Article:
10."I am Indian and grew up in a largely white, Southern town. I was always made fun of in elementary school for eating curry and roti (flatbread) for lunch; some people even held their noses. In fifth grade, a group of girls spread a rumor that I kissed a boy who said I 'tasted like curry.' (Lilly, if you're reading this, fuck you.) It was especially untrue because I grew up with strict parents and would never have kissed anyone. Anyway, I started packing my own lunch — mostly sandwiches and 'American' stuff — after that. Then, in eighth grade, I moved to a town with a large Indian population. That's when I realized it's OK to be proud of my identity; I didn't have to hide my 'Indianness' as I always wanted to in my old town. I still never brought curry to school, but I did begin to heal."

Roti and curry on a plate

"I still feel awkward about eating curry in spaces with white people, like my current coworkers. But what bothers me the most is that the same food I used to be made fun of for eating in school is now 'trendy' and 'mainstream.'"

—Aditi, Texas

Rakeshpicholiya / Getty Images/iStockphoto

11."Growing up, I had many different food experiences. My dad is Hawaiian and my mom is white; they met in Korea. I thought everyone ate Spam, kimchi, sushi, etc. Now, I went to a predominantly white elementary school. No one really sat with me at lunch — I was an odd kid — so there was no one around to comment on my food. However, we had to bring in a family dish for the class during a unit on different cultures in third grade. I asked my mom to make Korean kimbap (rice, vegetables, egg, and fish or meat wrapped in seaweed). As it turned out, the differences between these 'family dishes' meant seeing whose mom used cream of celery soup in their tuna noodle casserole and whose used cream of mushroom. Needless to say, it went over terribly when my mom brought in kimbap. The kids were repulsed; even the teacher couldn't hide her disgust. I felt terrible. My mom worked hard to make all the ingredients and spent a lot of time putting it together, for no one to eat it."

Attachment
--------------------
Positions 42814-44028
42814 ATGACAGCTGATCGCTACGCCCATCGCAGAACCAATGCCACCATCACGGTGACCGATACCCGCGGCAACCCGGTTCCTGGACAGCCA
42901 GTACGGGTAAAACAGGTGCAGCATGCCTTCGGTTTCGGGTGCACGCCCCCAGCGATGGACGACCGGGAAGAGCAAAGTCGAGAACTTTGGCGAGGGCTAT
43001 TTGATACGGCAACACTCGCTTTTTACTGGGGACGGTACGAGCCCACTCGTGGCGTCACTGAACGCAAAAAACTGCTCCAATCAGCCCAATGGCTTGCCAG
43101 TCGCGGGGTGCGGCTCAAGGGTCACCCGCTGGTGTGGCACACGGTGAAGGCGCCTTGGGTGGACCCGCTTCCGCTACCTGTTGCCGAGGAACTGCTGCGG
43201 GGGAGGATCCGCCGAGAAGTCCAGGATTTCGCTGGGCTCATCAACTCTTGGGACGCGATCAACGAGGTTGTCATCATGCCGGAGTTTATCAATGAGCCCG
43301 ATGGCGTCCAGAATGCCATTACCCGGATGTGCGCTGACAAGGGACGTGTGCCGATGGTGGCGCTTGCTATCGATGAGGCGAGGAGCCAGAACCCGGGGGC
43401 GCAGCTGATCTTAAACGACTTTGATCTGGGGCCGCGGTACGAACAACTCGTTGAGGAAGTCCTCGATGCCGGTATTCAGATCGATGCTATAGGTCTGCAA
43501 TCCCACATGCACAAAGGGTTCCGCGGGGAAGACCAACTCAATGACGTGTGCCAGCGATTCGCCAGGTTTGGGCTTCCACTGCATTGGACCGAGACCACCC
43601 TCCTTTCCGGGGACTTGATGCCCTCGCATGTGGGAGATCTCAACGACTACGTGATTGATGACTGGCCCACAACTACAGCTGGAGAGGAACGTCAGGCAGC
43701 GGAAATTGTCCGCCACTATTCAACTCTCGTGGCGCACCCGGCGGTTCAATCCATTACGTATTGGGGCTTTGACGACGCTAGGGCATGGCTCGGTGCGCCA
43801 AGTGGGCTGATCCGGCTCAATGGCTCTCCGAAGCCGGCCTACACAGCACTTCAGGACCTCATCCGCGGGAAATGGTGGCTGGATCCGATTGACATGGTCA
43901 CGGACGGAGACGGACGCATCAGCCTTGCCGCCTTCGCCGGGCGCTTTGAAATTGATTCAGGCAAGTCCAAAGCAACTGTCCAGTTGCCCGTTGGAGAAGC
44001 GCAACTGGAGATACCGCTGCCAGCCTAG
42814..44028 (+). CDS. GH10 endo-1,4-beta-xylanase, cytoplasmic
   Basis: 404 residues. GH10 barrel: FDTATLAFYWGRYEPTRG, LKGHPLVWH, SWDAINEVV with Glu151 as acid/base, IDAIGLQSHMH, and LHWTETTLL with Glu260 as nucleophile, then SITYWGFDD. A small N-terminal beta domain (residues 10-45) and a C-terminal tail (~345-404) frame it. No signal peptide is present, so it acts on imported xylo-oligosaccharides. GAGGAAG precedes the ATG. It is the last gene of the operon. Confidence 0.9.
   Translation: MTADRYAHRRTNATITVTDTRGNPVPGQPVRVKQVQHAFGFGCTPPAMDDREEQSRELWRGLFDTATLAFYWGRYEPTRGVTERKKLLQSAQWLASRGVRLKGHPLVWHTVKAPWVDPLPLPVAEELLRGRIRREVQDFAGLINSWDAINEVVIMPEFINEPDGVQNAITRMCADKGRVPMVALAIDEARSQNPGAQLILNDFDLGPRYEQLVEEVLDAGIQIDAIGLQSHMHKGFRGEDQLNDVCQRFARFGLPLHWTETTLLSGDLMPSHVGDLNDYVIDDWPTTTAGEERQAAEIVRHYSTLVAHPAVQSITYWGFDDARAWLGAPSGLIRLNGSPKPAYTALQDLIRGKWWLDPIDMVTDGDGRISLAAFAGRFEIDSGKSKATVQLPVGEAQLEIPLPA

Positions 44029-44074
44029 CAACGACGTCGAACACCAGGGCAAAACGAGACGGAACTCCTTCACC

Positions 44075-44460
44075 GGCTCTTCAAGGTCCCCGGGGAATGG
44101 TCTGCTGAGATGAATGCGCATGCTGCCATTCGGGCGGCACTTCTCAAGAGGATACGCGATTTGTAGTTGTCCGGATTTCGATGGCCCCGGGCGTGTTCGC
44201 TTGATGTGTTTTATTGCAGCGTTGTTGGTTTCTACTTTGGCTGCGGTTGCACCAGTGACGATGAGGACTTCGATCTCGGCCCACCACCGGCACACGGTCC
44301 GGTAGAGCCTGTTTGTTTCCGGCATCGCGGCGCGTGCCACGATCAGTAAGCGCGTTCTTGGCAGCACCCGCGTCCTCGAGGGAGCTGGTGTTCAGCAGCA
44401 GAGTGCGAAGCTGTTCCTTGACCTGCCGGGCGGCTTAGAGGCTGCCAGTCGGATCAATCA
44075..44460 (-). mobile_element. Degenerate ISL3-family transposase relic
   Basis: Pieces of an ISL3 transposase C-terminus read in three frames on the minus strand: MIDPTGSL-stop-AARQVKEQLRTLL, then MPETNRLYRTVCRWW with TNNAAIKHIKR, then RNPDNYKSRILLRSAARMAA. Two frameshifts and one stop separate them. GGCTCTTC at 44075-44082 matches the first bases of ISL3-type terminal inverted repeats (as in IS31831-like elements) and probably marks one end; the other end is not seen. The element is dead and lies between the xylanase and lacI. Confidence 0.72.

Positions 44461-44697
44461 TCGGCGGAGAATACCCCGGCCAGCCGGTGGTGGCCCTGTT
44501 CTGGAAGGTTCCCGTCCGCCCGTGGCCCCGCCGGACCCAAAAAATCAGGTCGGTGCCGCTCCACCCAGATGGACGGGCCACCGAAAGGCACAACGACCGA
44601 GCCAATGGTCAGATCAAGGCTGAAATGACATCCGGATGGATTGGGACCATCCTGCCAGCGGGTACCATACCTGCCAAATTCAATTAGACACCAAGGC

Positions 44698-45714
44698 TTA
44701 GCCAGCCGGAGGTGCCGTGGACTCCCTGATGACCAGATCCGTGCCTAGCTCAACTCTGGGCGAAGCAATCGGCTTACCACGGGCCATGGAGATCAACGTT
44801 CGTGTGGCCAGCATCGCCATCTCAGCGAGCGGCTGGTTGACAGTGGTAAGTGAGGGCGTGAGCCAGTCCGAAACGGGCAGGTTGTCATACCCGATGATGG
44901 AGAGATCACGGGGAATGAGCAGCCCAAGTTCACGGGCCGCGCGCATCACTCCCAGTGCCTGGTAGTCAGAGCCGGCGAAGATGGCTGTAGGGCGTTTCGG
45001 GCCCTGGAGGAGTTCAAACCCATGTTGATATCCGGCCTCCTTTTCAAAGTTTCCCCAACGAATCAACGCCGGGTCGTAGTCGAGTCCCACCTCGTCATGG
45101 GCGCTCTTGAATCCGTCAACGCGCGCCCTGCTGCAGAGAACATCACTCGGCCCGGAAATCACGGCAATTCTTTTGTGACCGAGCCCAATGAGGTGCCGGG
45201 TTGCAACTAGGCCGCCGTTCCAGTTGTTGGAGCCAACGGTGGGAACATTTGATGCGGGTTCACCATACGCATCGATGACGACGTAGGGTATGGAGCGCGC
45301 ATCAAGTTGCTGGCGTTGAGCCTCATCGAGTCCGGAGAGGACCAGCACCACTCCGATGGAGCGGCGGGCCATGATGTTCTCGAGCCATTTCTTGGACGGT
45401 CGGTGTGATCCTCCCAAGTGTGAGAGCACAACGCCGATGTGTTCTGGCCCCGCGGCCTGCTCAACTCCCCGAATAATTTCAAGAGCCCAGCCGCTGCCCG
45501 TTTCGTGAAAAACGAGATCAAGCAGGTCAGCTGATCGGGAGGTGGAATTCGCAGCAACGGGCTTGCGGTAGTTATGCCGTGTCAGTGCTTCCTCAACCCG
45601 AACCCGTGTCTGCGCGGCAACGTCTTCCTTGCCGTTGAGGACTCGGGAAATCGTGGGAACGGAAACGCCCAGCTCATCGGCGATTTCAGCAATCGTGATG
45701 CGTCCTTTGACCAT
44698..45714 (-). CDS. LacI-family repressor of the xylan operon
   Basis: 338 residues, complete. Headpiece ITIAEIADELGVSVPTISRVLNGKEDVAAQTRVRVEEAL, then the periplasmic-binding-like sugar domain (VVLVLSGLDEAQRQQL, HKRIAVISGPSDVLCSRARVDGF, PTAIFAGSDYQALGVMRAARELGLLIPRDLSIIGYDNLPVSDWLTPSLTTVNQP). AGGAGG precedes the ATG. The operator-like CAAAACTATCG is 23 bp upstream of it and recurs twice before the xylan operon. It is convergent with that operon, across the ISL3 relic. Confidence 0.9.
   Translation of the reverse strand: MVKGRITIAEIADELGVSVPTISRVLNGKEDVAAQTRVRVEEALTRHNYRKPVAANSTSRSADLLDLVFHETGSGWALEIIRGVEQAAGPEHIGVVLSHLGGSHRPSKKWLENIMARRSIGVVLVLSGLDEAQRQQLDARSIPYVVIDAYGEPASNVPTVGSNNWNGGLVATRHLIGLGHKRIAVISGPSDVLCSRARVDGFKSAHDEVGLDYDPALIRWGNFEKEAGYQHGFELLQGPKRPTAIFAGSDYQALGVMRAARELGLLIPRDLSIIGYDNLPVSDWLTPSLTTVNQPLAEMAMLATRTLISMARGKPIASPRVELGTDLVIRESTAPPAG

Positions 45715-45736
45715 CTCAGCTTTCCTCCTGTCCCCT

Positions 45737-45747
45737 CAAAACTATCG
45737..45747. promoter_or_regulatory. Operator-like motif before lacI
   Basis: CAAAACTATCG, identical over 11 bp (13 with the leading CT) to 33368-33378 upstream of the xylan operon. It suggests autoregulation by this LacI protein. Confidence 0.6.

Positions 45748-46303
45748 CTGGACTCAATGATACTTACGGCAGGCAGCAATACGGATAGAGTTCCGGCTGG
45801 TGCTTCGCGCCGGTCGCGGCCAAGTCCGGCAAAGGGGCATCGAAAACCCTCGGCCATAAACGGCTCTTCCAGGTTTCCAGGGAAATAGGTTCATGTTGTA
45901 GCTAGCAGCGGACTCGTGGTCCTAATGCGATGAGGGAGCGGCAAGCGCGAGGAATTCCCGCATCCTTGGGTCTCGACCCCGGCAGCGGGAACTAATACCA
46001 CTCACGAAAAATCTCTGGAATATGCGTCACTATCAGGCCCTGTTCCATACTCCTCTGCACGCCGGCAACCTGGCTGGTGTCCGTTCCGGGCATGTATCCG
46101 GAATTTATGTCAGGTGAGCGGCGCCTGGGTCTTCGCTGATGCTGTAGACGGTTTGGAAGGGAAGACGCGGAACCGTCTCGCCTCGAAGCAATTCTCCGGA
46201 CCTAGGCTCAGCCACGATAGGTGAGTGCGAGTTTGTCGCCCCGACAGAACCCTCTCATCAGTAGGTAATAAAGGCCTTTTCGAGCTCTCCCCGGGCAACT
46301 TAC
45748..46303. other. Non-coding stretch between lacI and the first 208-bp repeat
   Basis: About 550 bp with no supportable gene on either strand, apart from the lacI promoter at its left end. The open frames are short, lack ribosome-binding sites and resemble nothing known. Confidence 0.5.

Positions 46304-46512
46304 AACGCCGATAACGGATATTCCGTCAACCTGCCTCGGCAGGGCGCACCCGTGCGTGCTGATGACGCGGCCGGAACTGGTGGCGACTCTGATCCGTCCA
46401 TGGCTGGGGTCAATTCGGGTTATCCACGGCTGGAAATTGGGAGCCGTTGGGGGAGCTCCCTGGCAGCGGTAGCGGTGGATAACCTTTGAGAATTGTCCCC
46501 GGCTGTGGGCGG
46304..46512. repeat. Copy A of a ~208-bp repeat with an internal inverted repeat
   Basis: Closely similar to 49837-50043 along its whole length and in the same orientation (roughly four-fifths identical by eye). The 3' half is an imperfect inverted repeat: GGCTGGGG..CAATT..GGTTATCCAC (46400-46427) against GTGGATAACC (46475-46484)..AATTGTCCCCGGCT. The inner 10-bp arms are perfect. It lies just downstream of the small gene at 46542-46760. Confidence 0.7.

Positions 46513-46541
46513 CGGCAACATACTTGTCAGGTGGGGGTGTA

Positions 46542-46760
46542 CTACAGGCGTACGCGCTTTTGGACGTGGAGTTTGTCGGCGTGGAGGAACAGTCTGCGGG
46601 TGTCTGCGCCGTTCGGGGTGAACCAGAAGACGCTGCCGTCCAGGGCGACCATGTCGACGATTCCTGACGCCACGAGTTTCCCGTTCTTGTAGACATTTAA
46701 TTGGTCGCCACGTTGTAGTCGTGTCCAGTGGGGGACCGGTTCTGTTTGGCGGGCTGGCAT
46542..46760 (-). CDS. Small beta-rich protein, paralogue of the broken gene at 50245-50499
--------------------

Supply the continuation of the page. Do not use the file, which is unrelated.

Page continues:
12."I come from an Italian American family and went to elementary school in the '60s. Back then, all the kids ate bologna sandwiches on white bread. My mom packed me capocollo or Calabrese salami on Italian bread. All the kids were like, 'What's that?' Of course, I told my family, and they all laughed."

Calabrese salami

"It's the best food in the world. My kids grew up eating the same food I did. Would I do anything different? Hell to the no."